France / tour / détour / deux / enfants therefore appears to be a specific form of maieutics which comes from the experience of living. Thus, the questions dealt with, evoked by the titles, are placed side by side with the activities of everyday life. As the title sequence says, Jean-Luc Godard and Anne-Marie Miéville adapt the 19th-century school book, Le Tour de la France par deux enfants by Gérard Bruno, to contemporary reality: in it, the journey of two brothers served as a pretext for discovering its industrial and agricultural activities, its history and its geography. In France / tour / détour / deux / enfants, although it does not involve a journey through the regions of France, the initiation is a journey in the figurative sense through the ways of life of the French.
The title of each episode, in which the confrontation of words already encourages reflection, associates a school subject with a more generic term whose meaning is explored in philosophical and poetic mode through metaphors. Inserted into the image, the word emerges from a carnal everyday life which becomes a choreography: the body's movements, usually too quick to be perceptible, are broken down. The essential questions lie in our everyday activities which we are not even aware of. And video is better than cinema at revealing associations of ideas: "When the series was ordered by Marcel Julian [Programme Director], it was agreed that we would try to make our work like a novel and like painting, as I believe it is now possible to do with chained images... Cézanne with the means used by Malraux... or philosophy in the form of chamber music." 3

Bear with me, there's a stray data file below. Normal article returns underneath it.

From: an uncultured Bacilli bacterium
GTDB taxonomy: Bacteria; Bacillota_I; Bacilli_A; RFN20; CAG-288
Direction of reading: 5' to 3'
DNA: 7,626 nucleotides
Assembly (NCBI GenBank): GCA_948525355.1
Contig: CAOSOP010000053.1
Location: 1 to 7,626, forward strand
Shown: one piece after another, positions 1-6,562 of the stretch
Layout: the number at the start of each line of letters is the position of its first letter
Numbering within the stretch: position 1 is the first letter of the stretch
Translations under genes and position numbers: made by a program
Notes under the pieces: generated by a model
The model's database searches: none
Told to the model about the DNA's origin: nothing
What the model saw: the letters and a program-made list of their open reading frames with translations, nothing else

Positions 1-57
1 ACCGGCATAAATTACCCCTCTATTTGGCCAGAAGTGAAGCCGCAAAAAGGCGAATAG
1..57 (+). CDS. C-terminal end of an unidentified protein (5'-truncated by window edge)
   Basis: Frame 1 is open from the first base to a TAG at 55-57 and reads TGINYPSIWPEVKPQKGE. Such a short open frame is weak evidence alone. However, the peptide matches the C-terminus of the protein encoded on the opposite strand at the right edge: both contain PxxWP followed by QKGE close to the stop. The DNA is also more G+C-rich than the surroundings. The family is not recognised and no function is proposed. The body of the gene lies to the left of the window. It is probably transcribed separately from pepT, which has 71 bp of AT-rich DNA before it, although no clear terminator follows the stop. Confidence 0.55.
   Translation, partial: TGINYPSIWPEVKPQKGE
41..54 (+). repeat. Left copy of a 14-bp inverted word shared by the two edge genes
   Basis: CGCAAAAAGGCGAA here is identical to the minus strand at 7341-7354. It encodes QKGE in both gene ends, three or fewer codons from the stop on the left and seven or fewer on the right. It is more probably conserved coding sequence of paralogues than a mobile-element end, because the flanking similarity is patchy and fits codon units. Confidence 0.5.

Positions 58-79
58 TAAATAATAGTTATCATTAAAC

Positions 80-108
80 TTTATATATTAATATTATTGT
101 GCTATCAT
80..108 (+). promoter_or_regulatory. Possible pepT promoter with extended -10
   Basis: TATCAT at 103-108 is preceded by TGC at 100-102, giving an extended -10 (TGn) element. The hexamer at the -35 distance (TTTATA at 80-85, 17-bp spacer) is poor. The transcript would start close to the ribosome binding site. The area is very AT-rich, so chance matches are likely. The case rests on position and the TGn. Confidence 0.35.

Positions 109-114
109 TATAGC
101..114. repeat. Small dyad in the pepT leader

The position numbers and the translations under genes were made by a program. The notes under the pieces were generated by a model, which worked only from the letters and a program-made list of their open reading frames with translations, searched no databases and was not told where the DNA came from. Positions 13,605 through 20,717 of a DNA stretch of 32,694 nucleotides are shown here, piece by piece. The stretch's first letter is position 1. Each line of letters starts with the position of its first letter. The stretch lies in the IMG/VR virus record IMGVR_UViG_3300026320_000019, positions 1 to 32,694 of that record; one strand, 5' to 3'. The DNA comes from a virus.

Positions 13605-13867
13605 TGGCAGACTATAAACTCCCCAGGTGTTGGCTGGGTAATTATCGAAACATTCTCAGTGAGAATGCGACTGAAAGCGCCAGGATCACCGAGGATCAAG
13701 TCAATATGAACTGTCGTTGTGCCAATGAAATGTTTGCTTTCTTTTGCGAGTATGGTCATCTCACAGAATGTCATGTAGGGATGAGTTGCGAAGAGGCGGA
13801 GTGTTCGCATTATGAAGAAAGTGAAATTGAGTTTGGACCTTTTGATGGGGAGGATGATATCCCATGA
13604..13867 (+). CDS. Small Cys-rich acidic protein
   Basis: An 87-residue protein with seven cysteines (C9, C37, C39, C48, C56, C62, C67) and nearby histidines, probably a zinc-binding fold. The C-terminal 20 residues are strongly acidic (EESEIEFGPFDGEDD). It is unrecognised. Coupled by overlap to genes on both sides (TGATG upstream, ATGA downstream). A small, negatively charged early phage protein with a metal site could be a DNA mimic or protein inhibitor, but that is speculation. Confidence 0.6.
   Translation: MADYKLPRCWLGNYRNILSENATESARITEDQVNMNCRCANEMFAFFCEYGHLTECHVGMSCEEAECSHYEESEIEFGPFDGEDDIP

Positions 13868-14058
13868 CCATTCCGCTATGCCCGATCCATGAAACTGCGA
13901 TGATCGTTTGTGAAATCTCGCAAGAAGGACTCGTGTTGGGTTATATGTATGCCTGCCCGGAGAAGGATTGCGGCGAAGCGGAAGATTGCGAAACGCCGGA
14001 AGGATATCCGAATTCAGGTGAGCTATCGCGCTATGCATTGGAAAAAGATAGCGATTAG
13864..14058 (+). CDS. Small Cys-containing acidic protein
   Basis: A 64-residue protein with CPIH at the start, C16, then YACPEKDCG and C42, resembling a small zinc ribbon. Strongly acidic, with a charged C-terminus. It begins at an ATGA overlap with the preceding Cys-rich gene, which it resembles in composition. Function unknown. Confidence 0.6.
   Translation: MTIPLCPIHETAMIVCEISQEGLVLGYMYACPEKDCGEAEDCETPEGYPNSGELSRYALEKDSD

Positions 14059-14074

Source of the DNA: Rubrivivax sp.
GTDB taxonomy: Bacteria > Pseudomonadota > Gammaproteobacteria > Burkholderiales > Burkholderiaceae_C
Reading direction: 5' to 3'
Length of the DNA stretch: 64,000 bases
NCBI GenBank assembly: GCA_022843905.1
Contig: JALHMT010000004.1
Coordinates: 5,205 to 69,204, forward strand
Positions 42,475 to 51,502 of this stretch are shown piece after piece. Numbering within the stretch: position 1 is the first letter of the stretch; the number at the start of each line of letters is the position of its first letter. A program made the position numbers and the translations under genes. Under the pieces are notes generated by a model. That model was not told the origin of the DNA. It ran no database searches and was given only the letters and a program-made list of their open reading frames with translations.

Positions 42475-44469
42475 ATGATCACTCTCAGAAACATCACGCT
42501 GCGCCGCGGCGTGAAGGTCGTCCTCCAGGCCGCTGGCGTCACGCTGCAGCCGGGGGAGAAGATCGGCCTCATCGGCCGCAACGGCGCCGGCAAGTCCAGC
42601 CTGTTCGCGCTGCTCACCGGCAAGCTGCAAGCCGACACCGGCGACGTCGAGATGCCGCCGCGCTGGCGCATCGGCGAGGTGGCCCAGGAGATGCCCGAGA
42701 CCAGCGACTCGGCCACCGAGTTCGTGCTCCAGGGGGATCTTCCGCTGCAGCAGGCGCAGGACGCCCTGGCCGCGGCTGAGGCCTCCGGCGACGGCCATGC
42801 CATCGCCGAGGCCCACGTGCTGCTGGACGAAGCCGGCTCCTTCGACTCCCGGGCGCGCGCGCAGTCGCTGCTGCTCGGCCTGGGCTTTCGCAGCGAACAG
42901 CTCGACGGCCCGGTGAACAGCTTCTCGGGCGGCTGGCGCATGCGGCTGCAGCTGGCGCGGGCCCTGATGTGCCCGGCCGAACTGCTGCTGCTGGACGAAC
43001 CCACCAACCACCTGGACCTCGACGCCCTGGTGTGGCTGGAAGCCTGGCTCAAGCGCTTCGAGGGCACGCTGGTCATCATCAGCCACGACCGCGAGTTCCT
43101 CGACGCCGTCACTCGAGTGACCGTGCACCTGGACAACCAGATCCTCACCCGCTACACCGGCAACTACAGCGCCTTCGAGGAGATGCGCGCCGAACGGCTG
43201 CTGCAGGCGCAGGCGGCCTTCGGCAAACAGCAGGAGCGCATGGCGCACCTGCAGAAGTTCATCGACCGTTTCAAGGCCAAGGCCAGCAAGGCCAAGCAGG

Marie Anne Lanavére

1 Serge Daney, "Le Therrorisé (pédagogie godardienne)", La Rampe, Paris, éd. Cahiers du Cinéma, 1996.
2 Jean-Luc Godard, "Se vivre, se voir", Le Monde, Paris, 30th March 1980 ; reprinted in Godard par Godard, des années mao aux années 80, Paris, Cahiers du Cinéma - éditions de l'Etoile, 1985.
3 Jean-Luc Godard, "La chance de repartir pour un tour" (interview with Claude-Jean Philippe), Les Nouvelles Littéraires, Paris, 30th May 1980 ; reprinted in Godard par Godard, des années mao aux années 80, op. cit.

Huitième mouvement : Désordre / Calcul
The eighth programme proposes a cause-and-effect relationship bringing together the two terms in the title: a system of exaggerated CALCULATION and the multiplication of goods and flows can only result in DISORDER, i.e. Arnaud's shoplifting. The TRUE report itself takes the side of disorder, pushing the live aspect until it interferes with the editorial team's "calculations". Questioning Arnaud and his friend who "couldn't care less" about trade and property, Robert Linard compares television to a trade based on speech. The STORY takes the example of a specific tradesman, the United States' Treasury Secretary - the epitome of capitalism.